The rise of storage flash: do your homework to overcome the confusion

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The proliferation of Solid State Disks (SSDs) and flash memory seems only to be matched by a growing choice of formats, capabilities, prices – and confusion. There are also a growing number of flash-only storage start-ups, perhaps spotting a slow spinning disk terminal decline. What is going on?

Initially, SSDs offered relatively small amounts of fast storage for a high price, so it seemed as if flash would be a slow-growth market. Now flash-only companies such as Violin, Whiptail (part of Cisco), Pure, XtremeIO, Nimbus, Solidfire and Karrimario have all emerged – to some extent preceded by Larry Ellison’s Fusion-io. However, each is positioned to address a different niche.

Meanwhile, the larger storage vendors (HP, NetApp, EMC and the like) are injecting flash wherever they can get a performance boost (and no doubt planning for a flash future behind the scenes) as they continue to use spinning disk for the bulk of storage.   

Flash can in theory be installed anywhere a performance boost is needed, either host-based or storage array-based. It is used for caching and processing of data when received and as a straight swap for spinning disk to boost storage read performance. Often, compression and de-duplication of incoming data is now carried out in flash memory; this greatly reduces overall storage capacity needs without noticeably impacting performance, thereby obviating a need for a de-duplication appliance.

However, SSD’s reputation as a spinning disk alternative has suffered from a tail-off from the initial performance boost as increasing numbers of ‘bad blocks’ cause data to be re-directed to built-in spare capacity; random writes are not especially fast…but these things are being addressed.

For instance, ‘high-end’ SSD-only vendor Solidfire now aggregates blocks of data before a physical write, greatly boosting write performance. This is anyway only an issue for constantly updating data; it does not apply, for instance, to read-only applications or to long-term archive where the data is typically written only once. This shows some applications are already becoming better suited to flash.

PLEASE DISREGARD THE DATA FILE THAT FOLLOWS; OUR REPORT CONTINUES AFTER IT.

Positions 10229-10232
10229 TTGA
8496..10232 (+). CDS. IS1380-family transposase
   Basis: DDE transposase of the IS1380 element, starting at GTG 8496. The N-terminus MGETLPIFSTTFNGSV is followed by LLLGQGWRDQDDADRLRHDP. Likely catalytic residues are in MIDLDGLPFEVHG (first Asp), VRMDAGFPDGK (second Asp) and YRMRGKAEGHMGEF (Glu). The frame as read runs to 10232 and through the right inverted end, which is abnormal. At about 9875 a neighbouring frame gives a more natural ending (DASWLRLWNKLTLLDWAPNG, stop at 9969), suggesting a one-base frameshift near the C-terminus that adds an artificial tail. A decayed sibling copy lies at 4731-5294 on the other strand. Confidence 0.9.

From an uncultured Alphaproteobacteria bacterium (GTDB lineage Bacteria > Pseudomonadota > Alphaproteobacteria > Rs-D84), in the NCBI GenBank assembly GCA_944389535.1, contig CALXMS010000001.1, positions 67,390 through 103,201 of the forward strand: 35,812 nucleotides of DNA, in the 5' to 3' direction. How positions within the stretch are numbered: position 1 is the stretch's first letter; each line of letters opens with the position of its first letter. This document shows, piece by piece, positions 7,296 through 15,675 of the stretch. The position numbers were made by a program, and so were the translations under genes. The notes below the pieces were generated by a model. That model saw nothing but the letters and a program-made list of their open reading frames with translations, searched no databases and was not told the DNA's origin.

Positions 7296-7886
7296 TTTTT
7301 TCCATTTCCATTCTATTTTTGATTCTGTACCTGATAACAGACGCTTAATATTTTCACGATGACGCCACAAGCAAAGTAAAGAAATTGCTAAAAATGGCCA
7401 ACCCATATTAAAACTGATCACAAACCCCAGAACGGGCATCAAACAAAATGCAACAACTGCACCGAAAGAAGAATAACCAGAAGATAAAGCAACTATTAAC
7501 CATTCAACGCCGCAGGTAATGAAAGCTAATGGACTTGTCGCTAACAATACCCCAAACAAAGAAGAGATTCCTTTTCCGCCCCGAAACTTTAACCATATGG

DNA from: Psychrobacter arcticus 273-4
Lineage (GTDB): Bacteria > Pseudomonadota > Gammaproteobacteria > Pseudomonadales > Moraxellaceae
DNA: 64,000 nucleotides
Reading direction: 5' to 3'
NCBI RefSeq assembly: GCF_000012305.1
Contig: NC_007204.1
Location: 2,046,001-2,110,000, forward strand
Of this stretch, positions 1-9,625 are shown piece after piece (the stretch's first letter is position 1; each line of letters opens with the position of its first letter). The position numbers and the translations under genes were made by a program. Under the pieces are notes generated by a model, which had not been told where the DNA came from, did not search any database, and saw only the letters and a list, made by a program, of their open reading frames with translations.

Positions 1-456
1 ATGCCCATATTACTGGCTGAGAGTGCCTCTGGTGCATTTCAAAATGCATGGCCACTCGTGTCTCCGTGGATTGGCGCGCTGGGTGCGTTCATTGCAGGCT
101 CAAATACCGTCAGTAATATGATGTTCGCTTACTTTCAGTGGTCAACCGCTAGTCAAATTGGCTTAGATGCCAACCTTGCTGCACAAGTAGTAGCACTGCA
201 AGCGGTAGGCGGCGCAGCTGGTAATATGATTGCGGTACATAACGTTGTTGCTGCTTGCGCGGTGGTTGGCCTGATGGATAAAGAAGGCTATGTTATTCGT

Solidfire now offers up to 3.4PBs of storage, through 100 nodes in a cluster; this achieves linear scalability and 7.5m IOPS or perhaps 20-50 times typical disk performance. Some of this performance is achievable because it can carry out 16 reads in parallel (with no physical heads on spinning disk constraints). Modularity, using standard x86 server technology, goes with automated load balancing across the nodes; this facilitates incremental upgrades and guaranteeing performance levels which can be set according to quality of service (QoS) requirements. Then add to this high availability and support for multi-tenancy.

Does this sound expensive? Solidfire says its solution works out at about $3 per GB. Most other vendors offer much less capacity, which is fine for smaller organisations, and they may also achieve a lower-cost per GB. We should also remember that flash produces major savings over disk in terms of power usage and heat output, to factor into any purchase and running cost calculation. So we can begin to see why flash might cause a stir in some quarters.

However, the above also tells us that the software and firmware backing up the flash modules will play a big part in overall performance, resilience and appropriate use-cases – and new SSDs with greater capacities and performance levels are appearing almost weekly. (So, for instance, Solidfire’s boosted capacity came through it being able to quickly support the new Samsung 960GB SSD – the largest SSD to date.)

Linear scale-out expansion and multi-tenancy capabilities are especially attractive to cloud providers, while a reliable QoS regime fits well with SLAs. So, it is no surprise that Solidfire CEO Dave Wright told me that his company was best-positioned to target enterprise data centres and public clouds.

For me it is becoming clear that flash storage will soon become a no-brainer in some situations and applications, with spinning disk retreating further towards the lower-performance end of the spectrum.

However, any prospective purchaser should thoroughly check out what each vendor offers and how his solution will be able to respond to technology advances – alongside the organisation’s own needs. It is also still early days with plenty of twists and turns to come. We can surely expect some start-ups to fall by the wayside before the SSD market matures – as it will.